Scared, excited, yearning, confused and so many emotions went through my body. I did not know what to expect. I had only seen pictures of my parents, heard their voices rarely through the phone. It wasn’t like today with infinite means of communication. In the early 80s and 90s, there weren’t so many options.

Welcome to ATL 

I arrived at Hartsfield International airport in Atlanta. It had not been changed to Hartsfield-Jackson international airport as it is called today. It was busy and I easily could have gotten lost if it wasn’t for a really nice flight attendant who looked after me until the hand over to my parents. 

I saw them from a distant. I walked closely to the flight attendant. I was in awe at the airport. The many lights, noises, people and so much that was going on scared, fascinated and surprised me all at once. I was a stranger. And I had just read the book by Albert Camus and I could hear the echo of my grandfather’s voice, “you too are not meant to play the game, create your own path in this world and follow it without making excuses”. We got closer to them.

Meet the parents

My mother was short and a bit bigger than the pictures I had seen. She was not like I remembered her. She had aged and the American lifestyle of consumerism had taken a toll on her. She had a pleasant expression as she smiled though with a bulging gap between her two front teeth. She was wearing a black suite jacket with a blue shirt with silver-like buttons around the neck with long pants. I kept thinking how healthy she looked. 

At the time all I could think of was how rich they must have been. In most of Africa, fat represents wealth. It means you are able to eat well and live well and thus you gain weight. 

My father also wore a suit jacket with a black t-shirt jeans and white shoes. He had a normal expression and I could not tell what type of person he was. I knew him the least. It was literally the first time meeting him.

Fast forward a few years and I still don’t know a thing about my father. We just never got on. He wasn’t into the sports I liked like football, American football etc. He was a baseball and tennis type and we just never found that common thing.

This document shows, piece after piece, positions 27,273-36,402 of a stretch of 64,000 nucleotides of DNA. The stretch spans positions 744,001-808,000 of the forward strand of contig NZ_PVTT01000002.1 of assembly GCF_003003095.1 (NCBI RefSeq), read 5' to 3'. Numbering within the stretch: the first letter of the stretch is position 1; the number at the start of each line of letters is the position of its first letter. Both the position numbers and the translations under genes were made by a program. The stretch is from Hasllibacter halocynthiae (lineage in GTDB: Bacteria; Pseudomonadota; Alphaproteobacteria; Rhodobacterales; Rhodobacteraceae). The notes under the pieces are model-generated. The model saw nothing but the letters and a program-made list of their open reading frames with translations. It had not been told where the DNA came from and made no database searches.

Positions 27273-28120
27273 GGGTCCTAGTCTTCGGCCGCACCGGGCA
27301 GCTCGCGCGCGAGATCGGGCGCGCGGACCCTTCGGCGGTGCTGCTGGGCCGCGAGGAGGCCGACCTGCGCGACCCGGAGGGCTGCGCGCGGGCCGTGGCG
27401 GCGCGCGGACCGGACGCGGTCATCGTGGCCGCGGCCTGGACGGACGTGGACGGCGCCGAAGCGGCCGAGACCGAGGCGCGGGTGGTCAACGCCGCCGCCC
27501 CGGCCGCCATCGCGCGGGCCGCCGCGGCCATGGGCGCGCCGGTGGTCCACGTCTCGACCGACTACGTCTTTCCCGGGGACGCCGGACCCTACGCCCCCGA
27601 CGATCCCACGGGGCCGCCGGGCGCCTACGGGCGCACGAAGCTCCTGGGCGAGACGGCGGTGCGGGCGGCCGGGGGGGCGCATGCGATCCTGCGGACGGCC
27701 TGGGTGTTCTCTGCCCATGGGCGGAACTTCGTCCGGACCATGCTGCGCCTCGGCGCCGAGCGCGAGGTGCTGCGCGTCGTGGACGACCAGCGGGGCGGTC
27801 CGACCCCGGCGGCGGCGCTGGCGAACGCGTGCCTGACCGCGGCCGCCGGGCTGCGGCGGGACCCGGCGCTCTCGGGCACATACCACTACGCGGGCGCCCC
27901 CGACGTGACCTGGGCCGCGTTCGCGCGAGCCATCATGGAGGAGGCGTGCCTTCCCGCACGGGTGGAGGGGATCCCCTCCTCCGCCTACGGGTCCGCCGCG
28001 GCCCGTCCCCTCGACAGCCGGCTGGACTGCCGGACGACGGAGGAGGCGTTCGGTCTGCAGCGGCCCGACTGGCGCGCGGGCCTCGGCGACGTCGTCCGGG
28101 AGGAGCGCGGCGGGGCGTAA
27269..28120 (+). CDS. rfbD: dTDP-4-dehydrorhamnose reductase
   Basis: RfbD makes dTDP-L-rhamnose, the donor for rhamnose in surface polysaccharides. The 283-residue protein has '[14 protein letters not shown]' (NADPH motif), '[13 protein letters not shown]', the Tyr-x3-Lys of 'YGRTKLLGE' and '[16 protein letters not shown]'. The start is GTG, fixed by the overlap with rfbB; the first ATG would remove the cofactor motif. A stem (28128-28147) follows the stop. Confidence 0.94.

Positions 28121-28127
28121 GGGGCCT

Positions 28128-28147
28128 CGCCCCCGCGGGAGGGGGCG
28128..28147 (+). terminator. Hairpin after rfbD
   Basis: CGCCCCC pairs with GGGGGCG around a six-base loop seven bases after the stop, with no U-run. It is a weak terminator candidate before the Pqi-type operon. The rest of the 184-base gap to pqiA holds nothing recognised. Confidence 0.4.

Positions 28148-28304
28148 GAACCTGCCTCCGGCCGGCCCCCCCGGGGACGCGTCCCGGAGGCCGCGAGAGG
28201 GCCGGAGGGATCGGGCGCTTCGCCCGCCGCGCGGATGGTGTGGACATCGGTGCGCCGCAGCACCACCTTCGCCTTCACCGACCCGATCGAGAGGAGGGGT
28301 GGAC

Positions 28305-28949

The longer I lived with my parents, the more that feeling grew of wanting to be somewhere else, exploring, living and doing my own thing. There was always a feeling of not belonging. I didn’t know what the feeling was at the time but I felt it there, deep in my heart.

Middle school came and went; it was a breeze. Became a geek, took apart some computers at home while reading some books on windows, built a few gaming computers, played some Mortal Kombat and Killer instincts on Snes and Crash on play station with some friends. That was pretty much middle school.

High school was about the same, except I was a better athlete, soccer mostly; thought of myself slightly cooler, (keyword thought of lol) grew some facial hair, became focused because I knew my parents didn’t save for my college. So it was either I get myself there or get a job. I wanted very much to go to college so I horned my soccer/football skills and eventually got a scholarship. 

University didn’t change that feeling of wanting to get away. In fact, it grew as I met students from around the world. Korean, Chinese, Norwegian, Swedish, Greece and so many students that attended my university taught me just as much as my professors.

Like the plans  I made in middle school, I studied English literature and self studied computer engineering. And since I had also horned my skills building computers while in high school, I turned my focus on designing websites in college. That was another way I supported myself through college. 

Whle in college:

1. I got to go to Brazil to play soccer there and my love for travel grew even more. I was 19 years old playing football in Sorocaba. It is still one of my best momories. 

2. Got selected as  McNair Scholar – I did research for the university and presented my findings at other universities.